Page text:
Tuesday, November 22, 2005

Picture This. Part The Second.

I'm hoping I'll never need to know too much about the Skoda. Despite its vast improvement since being taken over by Volkswagon, which bears the mark of the famous 'Vee Dubya' where both letters meet in a circular badge with the V of Volks (people's) resting on the W for wagon (car), the Skoda will always be considered a bit of a turkey. This point is almost reinforced as Skoda, rather obligingly, and in an act of stark self deprecation, seem to have chosen a green turkey as an emblem of speediness in its the badge.

A self-fulfilling prophecy perhaps? Actually, no. Closer inspection reveals that the figure in the badge is in fact a winged arrow. But just as it starts to occur that a nice irony has been missed, you realise that this winged arrow, far from looking quick and flash, looks a bit bent and its wings only amount to a single wing sticking clumsily upwards.

How to describe the The Toyota symbol? It's actually quite difficult as it's rather like one of those gestalt visual perception images, what it is depends on what you see. This squashed circle incorporating two ellipses roughly in the shape of a rounded T is the best I can do. It could just as easily be a bulb or a glass bowl or a cowboy hat if your visual structural context takes you that way.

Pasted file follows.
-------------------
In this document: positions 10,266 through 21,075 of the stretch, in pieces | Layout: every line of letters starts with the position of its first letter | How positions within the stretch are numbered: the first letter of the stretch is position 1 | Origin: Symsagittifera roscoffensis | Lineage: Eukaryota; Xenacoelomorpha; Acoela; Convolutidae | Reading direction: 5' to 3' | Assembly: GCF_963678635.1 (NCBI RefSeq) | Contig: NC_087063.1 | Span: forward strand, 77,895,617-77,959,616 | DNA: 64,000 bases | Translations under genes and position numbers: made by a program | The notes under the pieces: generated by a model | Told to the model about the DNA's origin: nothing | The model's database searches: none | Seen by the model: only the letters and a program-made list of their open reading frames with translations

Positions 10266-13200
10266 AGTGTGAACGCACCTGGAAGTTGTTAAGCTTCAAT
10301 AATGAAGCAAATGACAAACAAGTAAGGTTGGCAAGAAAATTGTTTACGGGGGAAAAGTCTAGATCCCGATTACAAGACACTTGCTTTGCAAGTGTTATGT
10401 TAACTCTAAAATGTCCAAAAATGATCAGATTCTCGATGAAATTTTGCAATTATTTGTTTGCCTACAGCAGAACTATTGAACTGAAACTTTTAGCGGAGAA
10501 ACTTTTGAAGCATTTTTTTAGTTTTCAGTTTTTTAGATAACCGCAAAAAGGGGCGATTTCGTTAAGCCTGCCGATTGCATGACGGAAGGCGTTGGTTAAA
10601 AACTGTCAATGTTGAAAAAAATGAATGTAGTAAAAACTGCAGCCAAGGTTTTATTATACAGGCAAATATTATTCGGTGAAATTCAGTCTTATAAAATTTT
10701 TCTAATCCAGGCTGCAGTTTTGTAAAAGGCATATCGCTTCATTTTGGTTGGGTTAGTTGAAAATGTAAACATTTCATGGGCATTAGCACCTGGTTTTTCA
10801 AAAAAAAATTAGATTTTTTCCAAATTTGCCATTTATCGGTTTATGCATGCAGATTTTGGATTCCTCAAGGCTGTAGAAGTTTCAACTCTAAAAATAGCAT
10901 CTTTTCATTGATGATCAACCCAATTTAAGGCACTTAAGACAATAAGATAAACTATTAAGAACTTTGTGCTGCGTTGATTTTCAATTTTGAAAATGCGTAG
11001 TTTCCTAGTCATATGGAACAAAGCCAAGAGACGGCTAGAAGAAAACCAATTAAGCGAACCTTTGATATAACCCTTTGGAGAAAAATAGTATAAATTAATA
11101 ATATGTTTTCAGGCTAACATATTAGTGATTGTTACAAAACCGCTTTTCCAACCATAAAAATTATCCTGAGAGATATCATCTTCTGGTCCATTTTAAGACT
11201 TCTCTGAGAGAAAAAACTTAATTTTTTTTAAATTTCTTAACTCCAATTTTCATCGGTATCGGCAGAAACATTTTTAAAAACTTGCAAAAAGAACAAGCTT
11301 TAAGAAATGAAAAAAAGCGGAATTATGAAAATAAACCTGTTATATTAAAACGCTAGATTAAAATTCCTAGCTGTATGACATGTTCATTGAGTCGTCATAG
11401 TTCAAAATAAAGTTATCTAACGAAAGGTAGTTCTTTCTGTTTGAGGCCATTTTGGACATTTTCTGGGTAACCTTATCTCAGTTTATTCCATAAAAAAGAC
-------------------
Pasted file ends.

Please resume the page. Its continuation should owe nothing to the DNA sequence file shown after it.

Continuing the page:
My spies tell me that in Japanese, 'Toyo' means an abundance of, and 'ta' is rice and that some Asian cultures believe that those blessed with an abundance of rice are blessed with great wealth. So the circularly T in your Toyota logo depicts that the car you own was manufactured by a company that believed that one day it would be able to buy as much rice as it wants. And now it can.

The Subaru is another car that has an egg shaped badge. This one is made up of one big four point star and five smaller four point stars which are contained inside the ovate badge. Subaru. The first Japanese car company to use a name derived from its own language. It refers to the group of six stars - also known by its original Japanese name of mutsuraboshi which are found in the constellation of Taurus.

The Mazda logo at first glance is just a stylised V inside a circular badge. But if you look at it another way - we're back into gestalt territory again - it could be the head of a tulip. But sadly, the prosaic letter V wins over the poetic imagery of the flower. That said, the logo developed by Rei Yoshimara, a world-renowned corporate image-maker, meant the 'V' to represent outstretched wings, which Mazda wanted to use to demonstrate the creativity, the sense of mission, the gentleness and the flexibility that is Mazda. And in so doing almost wins one back some of the poetry. But not quite.

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